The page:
Disk encryption on Fedora 13

FedoraDisk encryption is one very important tool that you can use to enhance the physical security posture of our computer, and Fedora is the only distribution that makes it very easy for every computer user to enjoy its security benefits.

Fedora 13’s implementation of disk encryption is still the same as on prior releases. The only difference is that the position of the check box to enable it changed from close to the top of the window, to very near the bottom. By default, the box is unchecked. All that’s needed to encrypt your disk then is to make sure that the check box next to “Encrypt system” is enabled before you click the “Next” button.

Partition options
Disk partitioning options

The image below shows the default disk partitioning scheme of Fedora 13 when encryption is enabled. Notice the locked key icon at the lower part. That icon just says that the physical volume is encrypted.
Default partitions
Default partitions created for Fedora 13

At the step of the installation process represented by the image below, you are prompted to type in the encryption passphrase, which should be at least eight characters long. This passphrase should not match, or be the same as, any user account password.

Encryption password
Specifying disk encryption password

This is what happens whenever you reboot your Fedora 13-powered computer – if the hard disk is encrypted: The system will prompt for the passphrase specified above. Without inputting the correct passphrase, you will not be able to boot into the computer. And there is no way I know of to recover the passphrase if you forget it. That’s the downside. So be careful. The upside is if your computer is stolen, or if you ever have an experience like Jason Chen’s, you can be sure that your data will be inaccessible.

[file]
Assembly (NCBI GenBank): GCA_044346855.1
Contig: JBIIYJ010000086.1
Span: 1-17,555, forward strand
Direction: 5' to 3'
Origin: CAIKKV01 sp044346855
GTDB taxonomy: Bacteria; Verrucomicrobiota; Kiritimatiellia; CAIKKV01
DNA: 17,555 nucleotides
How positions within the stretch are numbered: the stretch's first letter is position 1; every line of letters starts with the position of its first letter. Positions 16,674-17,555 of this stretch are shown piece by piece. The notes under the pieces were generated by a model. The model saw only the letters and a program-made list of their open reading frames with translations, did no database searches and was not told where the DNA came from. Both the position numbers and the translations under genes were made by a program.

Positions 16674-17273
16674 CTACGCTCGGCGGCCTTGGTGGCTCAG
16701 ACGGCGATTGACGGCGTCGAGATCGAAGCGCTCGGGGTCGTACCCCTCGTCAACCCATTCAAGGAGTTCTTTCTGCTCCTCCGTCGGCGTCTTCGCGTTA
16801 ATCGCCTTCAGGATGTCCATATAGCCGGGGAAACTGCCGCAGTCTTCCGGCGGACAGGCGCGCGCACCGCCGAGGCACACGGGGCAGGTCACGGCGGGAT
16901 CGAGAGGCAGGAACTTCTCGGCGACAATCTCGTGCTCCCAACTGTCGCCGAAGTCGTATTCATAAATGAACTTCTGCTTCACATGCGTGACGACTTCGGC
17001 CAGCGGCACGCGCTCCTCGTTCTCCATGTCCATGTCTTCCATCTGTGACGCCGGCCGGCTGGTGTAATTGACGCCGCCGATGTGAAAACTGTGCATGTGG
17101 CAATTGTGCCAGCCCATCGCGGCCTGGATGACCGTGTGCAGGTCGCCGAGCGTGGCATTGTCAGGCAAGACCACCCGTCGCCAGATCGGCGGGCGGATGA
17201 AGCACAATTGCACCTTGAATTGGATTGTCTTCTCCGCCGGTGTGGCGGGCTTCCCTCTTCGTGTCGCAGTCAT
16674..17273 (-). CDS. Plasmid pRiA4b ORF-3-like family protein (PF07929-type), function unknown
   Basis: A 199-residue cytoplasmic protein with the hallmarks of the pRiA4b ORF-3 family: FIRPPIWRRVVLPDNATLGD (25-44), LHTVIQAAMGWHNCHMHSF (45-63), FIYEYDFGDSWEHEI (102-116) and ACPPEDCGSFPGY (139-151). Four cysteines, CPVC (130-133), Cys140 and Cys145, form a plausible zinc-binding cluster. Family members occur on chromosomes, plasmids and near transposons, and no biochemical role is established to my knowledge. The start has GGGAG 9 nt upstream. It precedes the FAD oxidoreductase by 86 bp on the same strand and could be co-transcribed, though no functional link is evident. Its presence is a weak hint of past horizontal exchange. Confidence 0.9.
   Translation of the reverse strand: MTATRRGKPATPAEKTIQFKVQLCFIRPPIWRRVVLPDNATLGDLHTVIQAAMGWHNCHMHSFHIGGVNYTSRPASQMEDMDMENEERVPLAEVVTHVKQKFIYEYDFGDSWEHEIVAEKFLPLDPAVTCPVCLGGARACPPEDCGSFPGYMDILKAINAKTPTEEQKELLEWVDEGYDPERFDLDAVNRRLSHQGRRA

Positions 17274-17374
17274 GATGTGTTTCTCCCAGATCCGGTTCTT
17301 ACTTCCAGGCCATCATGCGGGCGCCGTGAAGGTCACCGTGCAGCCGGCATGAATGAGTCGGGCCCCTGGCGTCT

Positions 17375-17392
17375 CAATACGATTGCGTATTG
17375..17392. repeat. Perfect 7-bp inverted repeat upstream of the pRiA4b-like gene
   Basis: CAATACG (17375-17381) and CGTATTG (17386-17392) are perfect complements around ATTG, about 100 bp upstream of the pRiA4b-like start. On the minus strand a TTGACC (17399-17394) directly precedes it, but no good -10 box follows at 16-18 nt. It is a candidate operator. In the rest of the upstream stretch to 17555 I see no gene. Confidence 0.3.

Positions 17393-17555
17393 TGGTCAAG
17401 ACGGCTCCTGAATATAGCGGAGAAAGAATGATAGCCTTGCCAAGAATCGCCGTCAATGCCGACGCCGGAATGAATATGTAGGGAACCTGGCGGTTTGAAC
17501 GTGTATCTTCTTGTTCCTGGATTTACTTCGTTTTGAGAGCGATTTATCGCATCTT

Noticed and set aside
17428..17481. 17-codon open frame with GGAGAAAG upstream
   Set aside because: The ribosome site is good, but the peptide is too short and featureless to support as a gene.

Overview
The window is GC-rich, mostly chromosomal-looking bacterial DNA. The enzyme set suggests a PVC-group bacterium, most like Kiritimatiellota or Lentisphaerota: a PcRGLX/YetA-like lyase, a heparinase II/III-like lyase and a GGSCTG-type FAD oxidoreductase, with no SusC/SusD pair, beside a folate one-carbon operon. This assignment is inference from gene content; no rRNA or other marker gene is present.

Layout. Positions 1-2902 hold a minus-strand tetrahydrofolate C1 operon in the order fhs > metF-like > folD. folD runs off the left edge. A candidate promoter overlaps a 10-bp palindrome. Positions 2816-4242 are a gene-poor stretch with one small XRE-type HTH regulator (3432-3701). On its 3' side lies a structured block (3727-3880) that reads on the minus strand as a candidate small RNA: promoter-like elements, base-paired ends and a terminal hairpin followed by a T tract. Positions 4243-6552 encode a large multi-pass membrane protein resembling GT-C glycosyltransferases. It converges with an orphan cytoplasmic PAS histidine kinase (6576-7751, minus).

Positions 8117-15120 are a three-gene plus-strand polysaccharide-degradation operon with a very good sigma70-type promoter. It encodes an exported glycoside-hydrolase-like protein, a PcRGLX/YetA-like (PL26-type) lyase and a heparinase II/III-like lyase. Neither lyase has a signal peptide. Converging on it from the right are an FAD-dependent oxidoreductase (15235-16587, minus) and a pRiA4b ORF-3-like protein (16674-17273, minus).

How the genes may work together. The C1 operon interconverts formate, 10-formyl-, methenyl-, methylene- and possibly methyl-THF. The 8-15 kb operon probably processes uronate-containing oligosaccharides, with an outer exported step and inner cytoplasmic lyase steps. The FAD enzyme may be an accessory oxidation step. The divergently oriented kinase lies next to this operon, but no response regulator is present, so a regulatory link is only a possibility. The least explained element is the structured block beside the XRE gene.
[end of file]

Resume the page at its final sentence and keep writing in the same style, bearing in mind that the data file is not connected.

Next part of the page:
Passphrase request
Passphrase being requested to unlock the hard drive

Related Posts

Contributing with Git Git is an open source, distributed version control system written by Linus Torvalds, the creator of the Linux kernel, the core of the Linux operating...
Tahoe Least-Authority File System for secure, distributed data storage Looking for a solution to give you an edge in the ongoing struggle between you and the authorities over the privacy of your data? Then you should take...
How to get back that friendly desktop look on Mageia 2 GNOME 3 GNOME 3, KDE, LXDE and E17 are four complete desktop environments available during the installation of Mageia 2, the latest release of the Linux distr...
How to install TwitteR, a Twitter client for R Installing packages in R is pretty easy, if you know the name of the package you wish to install. Just pass the name of the package to the install.pac...
How to secure your Wi-Fi devices and personal data Here are a few key things that Wi-Fi users can do to secure their Wi-Fi devices and personal data: Set home Wi-Fi networks for WPA2™ security - Wi-F...
Guest session and user management on Fedora 15 User management on Fedora 15 is just as easy as on any other distribution or operating system. And the graphical user management tools (there are two)...

We Recommend These Vendors and Free Offers

ContainerizeThis 2016 is a free, 2-day conference for all things containers and big data. Featured, will be presentations and free, hands-on workshops. Learn more at ContainerizeThis.com

Launch an SSD VPS in Europe, USA, Asia & Australia on Vultr's KVM-based Cloud platform starting at $5:00/month (15 GB SSD, 768 MB of RAM).

Deploy an SSD Cloud server in 55 seconds on DigitalOcean. Built for developers and starting at $5:00/month (20 GB SSD, 512 MB of RAM).

Want to become an expert ethical hacker and penetration tester? Request your free video training course of Online Penetration Testing and Ethical Hacking

Whether you're new to Linux or are a Linux guru, you can learn a lot more about the Linux kernel by requesting your free ebook of Linux Kernel In A Nutshell.


  1. What encryption is used to encrypt Fedora? No I’m not paranoid, however, I will be using this feature when installing Fusion 14. Thanks

  2. This is just the same in Debian Lenny (5.x), just check the box, and voila, encrypted disks

  3. Pingback: Links 29/5/2010: KDE SC 4.5 Beta 1, Zenwalk Linux 6.4, Thunderbird 3.1 RC1 | Techrights

Leave a Comment

Your email address will not be published. Required fields are marked *